In the movie, Native Americans are often portrayed as spiritual, noble, and free this ideal image of Native Americans captured the world’s imagination at one point. It all began in late 1800s when Native Americans were among the first to shot silent by Thomas. One of the common attraction that made
To expand on the intricacy of the speaker’s life, symbolism is applied to showcase the oppression her ancestors etched on her quilt were facing for their “burnt umber pride” and “ochre gentleness” (39-40). Once again, the theme of absence is introduced as there is a sense of separation among the Native American culture as their innocent souls are forced onto reservations and taken away from their families. This prolonged cruelty and unjust treatment can be advocated when the speaker explains how her Meema “must have dreamed about Mama when the dancing was over: a lanky girl trailing after her father through his Oklahoma
John Wayne may be one of the most widely recognized figures of the Midwest. That time of high noon gun duels, free men, and most importantly, massive conflict with Native Americans. The use of John Wayne as a central plot point helps to immediately pull the reader into understanding the deep analogy and purpose of the poem. “Dear John Wayne” represents the deep struggle Native Americans faced (and continue to face) throughout the bulk of American history. For instance, the begging of the poem describes moviegoers preparing for the night with “Slow-burning spirals” in hopes of discouraging the mosquitoes from attacking them, most likely representing the native Americans trying to keep settlers at bay. Thereafter, the following stanzas represent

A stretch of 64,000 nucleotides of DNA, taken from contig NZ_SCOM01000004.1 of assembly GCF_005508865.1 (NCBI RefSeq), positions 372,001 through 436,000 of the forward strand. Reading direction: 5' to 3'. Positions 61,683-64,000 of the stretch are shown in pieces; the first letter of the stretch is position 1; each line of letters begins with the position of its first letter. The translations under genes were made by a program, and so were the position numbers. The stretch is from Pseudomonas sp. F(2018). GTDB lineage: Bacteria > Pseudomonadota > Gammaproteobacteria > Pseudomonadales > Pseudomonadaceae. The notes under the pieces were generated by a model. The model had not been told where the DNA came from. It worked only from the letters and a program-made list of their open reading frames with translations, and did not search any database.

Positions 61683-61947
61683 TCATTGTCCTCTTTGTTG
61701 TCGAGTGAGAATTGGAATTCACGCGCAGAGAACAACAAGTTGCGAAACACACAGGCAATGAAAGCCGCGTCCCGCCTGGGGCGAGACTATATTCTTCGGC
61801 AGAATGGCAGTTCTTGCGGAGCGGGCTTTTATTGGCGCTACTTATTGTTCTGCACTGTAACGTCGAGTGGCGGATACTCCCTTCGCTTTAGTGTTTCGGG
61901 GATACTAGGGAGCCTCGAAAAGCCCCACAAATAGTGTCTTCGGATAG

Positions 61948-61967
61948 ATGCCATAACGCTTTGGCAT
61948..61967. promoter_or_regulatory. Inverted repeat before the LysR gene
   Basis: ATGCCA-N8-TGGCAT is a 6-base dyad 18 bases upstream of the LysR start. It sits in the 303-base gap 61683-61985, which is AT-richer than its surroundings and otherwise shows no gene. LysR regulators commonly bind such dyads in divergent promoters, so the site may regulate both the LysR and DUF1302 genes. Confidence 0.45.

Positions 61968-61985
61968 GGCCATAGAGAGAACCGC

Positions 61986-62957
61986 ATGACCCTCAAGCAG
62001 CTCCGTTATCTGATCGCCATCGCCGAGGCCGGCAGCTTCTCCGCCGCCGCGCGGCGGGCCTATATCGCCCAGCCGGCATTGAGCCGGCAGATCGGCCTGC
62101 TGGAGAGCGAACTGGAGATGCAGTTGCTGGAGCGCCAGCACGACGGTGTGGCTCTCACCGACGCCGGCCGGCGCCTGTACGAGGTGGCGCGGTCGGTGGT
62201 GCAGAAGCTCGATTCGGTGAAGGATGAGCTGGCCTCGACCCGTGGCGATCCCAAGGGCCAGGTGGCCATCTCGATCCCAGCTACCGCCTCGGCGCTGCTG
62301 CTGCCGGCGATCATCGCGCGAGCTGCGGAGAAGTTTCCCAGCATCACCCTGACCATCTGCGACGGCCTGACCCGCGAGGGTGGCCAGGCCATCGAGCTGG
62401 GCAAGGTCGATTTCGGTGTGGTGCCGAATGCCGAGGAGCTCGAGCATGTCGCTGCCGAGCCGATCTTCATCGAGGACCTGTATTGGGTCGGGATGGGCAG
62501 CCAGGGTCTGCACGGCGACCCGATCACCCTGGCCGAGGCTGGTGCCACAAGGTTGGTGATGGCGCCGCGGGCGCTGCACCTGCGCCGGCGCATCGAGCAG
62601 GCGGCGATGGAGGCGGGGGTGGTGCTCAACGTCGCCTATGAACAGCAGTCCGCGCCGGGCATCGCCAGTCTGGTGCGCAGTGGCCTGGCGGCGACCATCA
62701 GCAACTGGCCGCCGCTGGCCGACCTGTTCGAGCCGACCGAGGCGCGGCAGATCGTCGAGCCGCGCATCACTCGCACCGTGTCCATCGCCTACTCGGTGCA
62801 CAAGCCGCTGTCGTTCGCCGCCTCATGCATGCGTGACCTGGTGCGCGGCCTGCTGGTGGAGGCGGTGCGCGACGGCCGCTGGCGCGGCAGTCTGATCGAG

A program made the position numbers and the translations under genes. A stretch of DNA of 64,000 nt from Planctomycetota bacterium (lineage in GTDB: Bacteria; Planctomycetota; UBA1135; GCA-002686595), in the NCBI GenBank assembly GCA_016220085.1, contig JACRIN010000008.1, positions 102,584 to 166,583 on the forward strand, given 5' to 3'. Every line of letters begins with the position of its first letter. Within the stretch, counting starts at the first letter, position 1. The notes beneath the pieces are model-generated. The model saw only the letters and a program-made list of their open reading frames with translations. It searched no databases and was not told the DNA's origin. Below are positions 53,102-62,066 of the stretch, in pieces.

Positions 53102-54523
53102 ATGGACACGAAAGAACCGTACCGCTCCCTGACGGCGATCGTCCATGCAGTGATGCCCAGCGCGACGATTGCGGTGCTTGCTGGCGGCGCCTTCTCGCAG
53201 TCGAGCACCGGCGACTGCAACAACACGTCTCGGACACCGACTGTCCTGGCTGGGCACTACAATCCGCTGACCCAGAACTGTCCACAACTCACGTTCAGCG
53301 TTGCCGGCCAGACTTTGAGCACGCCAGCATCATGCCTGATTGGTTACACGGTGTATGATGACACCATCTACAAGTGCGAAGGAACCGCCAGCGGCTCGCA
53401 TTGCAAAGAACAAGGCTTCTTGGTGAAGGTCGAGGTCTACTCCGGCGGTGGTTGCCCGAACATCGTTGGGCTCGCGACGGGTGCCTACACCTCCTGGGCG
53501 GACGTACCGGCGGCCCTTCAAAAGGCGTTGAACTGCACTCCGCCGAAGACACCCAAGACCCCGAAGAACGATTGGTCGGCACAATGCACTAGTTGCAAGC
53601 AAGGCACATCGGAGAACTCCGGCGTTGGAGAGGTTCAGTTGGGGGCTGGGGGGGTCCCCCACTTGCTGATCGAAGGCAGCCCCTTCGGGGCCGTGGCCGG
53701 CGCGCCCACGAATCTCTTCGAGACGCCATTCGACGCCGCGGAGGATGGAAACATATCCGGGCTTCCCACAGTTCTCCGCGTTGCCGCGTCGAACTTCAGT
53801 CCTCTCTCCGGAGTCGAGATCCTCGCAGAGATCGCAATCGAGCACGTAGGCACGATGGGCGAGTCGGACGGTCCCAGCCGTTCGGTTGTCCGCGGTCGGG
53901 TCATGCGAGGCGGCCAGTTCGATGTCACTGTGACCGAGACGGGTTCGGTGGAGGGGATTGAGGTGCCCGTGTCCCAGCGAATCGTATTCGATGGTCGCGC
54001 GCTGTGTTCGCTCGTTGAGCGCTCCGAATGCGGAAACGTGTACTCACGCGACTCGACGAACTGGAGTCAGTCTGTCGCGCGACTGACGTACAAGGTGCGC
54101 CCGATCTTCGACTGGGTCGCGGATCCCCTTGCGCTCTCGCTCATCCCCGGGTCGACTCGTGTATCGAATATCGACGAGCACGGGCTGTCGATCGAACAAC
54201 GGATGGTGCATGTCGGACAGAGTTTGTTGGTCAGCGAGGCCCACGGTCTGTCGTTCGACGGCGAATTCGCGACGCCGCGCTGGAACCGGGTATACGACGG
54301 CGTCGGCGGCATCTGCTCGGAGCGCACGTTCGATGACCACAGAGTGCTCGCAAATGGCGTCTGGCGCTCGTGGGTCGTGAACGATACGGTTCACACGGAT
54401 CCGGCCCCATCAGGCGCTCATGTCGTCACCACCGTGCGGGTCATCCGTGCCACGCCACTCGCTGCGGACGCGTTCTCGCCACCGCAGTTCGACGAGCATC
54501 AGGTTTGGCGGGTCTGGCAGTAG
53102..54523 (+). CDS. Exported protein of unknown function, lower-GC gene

The film surrounds the actions of the main character Jim, following the disappearance of his only child, Emily. I believe that the pivotal scene in the movie is at the beginning of the search for Emily, where Jim and Albert sing about their conflicting views on the land, and ownership of it. Jim sings “this land is mine/all the way to the old fence line” (Carmody) illustrating the white settlers’ view traditional view of land ownership, that they have dominion over the land – seeing it as a possession – and are somewhat of a king upon
This Mountain is where much happiness and contentment was felt for the Kiowas, it is where Momaday’s origins began, and it is the place where tragedy struck the tribe. This tragedy came in the form of soldiers. One example of this is when the Kiowas were going to perform a ceremonial Sundance, “Before the dance could begin, a company of soldiers rode out from Fort Sill under orders to disperse the tribe” (Momaday 10). These soldiers ripped the Kiowas of their land and eventually placed them in reservations. This is where Momaday grew up, and this is where the barrier between the older generation and the younger generation began. This history of the Kiowa culture is a very important part of the novel because it explains where the gap between generations began, and in Momaday’s point of view, it explains the gap between him and his grandmother.